LUBLIN, Poland - Rabbi Tanya Segal wraps a fringed prayer shawl around her shoulders, perches a guitar on crossed legs and leads a group of Poles in songs celebrating the Jewish sabbath.
In this city once known as Poland's Jerusalem, where the rabbis of prewar Poland were men wearing black coats and hats, long beards and sidelocks, Segal cuts a distinctive figure.
A Russian-born Israeli with long fiery red hair, she is the first full-time female rabbi in Poland. Her arrival in December in a land where Jewish life was all but wiped out in the Holocaust is a testament to the unabated revival of that life now - and a new diversity taking root amid the growth of the community.
Segal, a youthful and energetic 50-year-old, lives in Warsaw but travels frequently around Poland, guitar in tow, on a mission to bring Jewish traditions to corners of the country of 38 million where large Yiddish-speaking communities thrived for centuries until World War II.
"It's really a challenge," Segal said after leading a Shabbat service on a recent Friday night in a spacious room nestled above Grodzka Gate, an arched passageway that separated Lublin's Christian and Jewish quarters.
"But I hope to satisfy their interest, to bring them this opportunity ... to experience Jewish life."
The Nazis killed six million Jews - half of them Polish - and bequeathed a legacy of fear, one reinforced by postwar violence and communist-led persecution. Lublin's prewar population of 100,000 was about 40 percent Jewish; today the Jewish community numbers 22, though many more than that are believed to have Jewish ancestry.
Since the end of the Cold War in 1989, Poles with Jewish roots have been gradually shaking off the old fears of anti-Semitism and finding the courage to attend Jewish events, visit Israel and sometimes return to the faith of their ancestors.
As they do, some are turning to a modern and liberal strand of Judaism and embracing new customs - such as the equal participation of women in liturgical life - that developed in North America and are being transplanted to a region historically dominated by the Orthodox movement.
"We really believe that women should be fully present and fully equal on every conceivable level of Jewish leadership and scholarship, and we want to send this message loud and clear to the world," said Rabbi Burt Schuman, the head of Poland's Progressive, or Reform, Jewish community. Segal joined him in December as the second rabbi at their congregation in Warsaw, Beit Warszawa, after her ordination in November at the Hebrew Union College in Jerusalem.
"She is a role model for a whole new generation of Polish Jewish women," Schuman added.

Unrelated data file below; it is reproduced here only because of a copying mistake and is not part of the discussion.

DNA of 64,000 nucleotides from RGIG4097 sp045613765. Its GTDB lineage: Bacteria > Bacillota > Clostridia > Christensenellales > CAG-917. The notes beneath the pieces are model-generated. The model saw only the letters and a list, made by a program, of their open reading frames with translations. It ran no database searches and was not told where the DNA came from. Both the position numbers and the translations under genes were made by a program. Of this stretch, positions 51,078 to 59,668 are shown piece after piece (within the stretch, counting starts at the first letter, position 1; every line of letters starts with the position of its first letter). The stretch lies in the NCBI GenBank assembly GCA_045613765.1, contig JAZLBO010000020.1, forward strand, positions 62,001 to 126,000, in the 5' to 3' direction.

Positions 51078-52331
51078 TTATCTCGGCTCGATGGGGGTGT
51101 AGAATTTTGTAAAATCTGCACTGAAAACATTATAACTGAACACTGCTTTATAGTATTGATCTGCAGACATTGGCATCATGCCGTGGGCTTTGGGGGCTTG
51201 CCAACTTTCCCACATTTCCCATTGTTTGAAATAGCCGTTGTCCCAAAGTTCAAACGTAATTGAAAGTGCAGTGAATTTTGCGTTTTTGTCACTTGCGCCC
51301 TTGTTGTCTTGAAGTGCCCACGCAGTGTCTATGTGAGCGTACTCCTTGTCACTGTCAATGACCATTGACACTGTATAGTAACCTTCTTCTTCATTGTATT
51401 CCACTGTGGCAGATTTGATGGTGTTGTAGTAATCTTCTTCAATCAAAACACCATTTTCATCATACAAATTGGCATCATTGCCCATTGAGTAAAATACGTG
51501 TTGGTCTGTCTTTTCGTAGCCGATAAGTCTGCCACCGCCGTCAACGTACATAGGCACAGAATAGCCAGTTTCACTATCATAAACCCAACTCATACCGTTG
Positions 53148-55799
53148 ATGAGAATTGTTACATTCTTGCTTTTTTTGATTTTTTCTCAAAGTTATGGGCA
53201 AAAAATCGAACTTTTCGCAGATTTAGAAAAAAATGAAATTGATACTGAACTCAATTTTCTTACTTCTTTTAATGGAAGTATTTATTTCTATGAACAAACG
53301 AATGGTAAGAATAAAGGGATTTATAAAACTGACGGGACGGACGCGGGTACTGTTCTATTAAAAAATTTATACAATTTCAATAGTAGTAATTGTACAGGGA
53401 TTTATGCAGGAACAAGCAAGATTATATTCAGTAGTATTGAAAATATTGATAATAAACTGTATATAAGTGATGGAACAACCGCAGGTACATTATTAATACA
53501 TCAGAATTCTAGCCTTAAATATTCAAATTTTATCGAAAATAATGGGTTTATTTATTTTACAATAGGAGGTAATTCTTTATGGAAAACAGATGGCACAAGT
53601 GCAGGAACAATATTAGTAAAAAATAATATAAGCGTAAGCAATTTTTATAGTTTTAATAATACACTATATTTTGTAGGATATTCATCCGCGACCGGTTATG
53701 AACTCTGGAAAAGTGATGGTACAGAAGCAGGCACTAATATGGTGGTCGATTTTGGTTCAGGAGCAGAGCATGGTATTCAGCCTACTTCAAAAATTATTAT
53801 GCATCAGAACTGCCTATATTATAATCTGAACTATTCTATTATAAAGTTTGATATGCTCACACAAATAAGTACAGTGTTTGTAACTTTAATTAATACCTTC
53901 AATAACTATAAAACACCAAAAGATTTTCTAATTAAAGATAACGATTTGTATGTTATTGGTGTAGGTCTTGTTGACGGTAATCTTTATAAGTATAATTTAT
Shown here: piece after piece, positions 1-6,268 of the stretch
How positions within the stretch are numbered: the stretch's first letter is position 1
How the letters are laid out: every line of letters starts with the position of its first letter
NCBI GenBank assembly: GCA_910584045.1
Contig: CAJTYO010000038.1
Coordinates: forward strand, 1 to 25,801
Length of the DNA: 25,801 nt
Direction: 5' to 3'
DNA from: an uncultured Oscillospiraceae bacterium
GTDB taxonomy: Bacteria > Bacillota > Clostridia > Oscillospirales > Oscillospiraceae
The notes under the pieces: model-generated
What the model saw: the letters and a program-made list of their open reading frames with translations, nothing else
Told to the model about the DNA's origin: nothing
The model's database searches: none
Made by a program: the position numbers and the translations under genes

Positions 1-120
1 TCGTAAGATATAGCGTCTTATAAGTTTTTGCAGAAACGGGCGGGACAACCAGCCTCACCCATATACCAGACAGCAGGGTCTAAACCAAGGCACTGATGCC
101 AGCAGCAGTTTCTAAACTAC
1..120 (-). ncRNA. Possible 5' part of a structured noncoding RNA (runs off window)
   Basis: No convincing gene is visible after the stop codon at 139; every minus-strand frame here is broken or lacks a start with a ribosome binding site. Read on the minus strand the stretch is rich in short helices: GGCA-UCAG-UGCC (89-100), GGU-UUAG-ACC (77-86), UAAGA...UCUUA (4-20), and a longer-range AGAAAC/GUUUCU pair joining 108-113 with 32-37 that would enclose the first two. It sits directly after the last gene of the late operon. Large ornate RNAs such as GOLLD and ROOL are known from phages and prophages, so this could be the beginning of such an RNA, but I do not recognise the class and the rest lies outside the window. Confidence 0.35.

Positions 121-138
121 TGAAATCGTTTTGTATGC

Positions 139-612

Despite being a historic first, Segal does not dwell on her sex and does not call herself a feminist. She almost seems surprised that people might marvel at the novelty of a female rabbi.
"For me, being a woman rabbi is just natural," she says. "But when people see a woman rabbi, they learn about a key principle of our movement, which is equality. So it means I've done my job."
Her key focus is on giving the Jewish life that remained after the Holocaust a chance to flourish again, a mission she embarked on even before her ordination during several months in Poland as a student rabbi.
"Jews are still here, they are looking for their identity, for their roots. If they are here, then I want to be here."
Taking on the role has meant sacrifice - uprooting herself from the home that she made in Israel after leaving Moscow in 1990 as a single mother with a 2-year-old son. Today that boy, Benyamin, is 19 and a soldier in the Israeli army.
Segal, an actress and singer in Moscow's Jewish Chamber Musical Theater before immigrating to Israel, was a natural with the crowd at the Brama Grodzka cultural center - a place led by non-Jews to promote the remembrance and revival of Jewish life.
At the start of each song she taught the Hebrew lyrics so the audience of about 35 Poles, not all with Jewish roots, could join in. With a small laugh of pleasure she corrected those who were clapping out of time.
Among the crowd was 18-year-old Ola Nuckowska, who attended with her maternal grandmother, a Jew who survived the war thanks to a Christian family that took her in as a baby. The grandmother, Wanda Chmielewska, 65, never even knew the name given to her at birth by her Jewish parents, who died in the Holocaust.
"I go to synagogue on Fridays and to church on Sundays," said the teenage Nuckowska, describing a predicament shared by many Poles with Jewish roots - feeling both Catholic and Jewish.
She recently went to Israel to "see my fatherland and meet other Jewish people" - but told classmates that she was on a pilgrimage to the Holy Land's Christian sites to keep her Jewish identity hidden.
For her, an evening with Segal is a way to connect to that Jewish heritage, particularly since the rabbi's feminine presence makes her seem so "easy to connect with."
"At first I thought a woman rabbi was a little strange," Nuckowska said. "But it's good."
Segal is not discouraged by those who come seeking cultural contact rather than a true religious experience, the case of many here.
Her own religious convictions also came only after her immigration to Israel, though that grew from a strong Jewish identity nourished by the theater and the experience of facing anti-Semitic taunts on playgrounds as a child. Art, she is convinced, "prepares and trains the human soul so that it can receive holiness."
"I don't think they can have a religious experience so soon," she said. "It takes years to really learn to pray. It's a process. They come to celebrate Shabbat, and whatever place they are in today is really OK."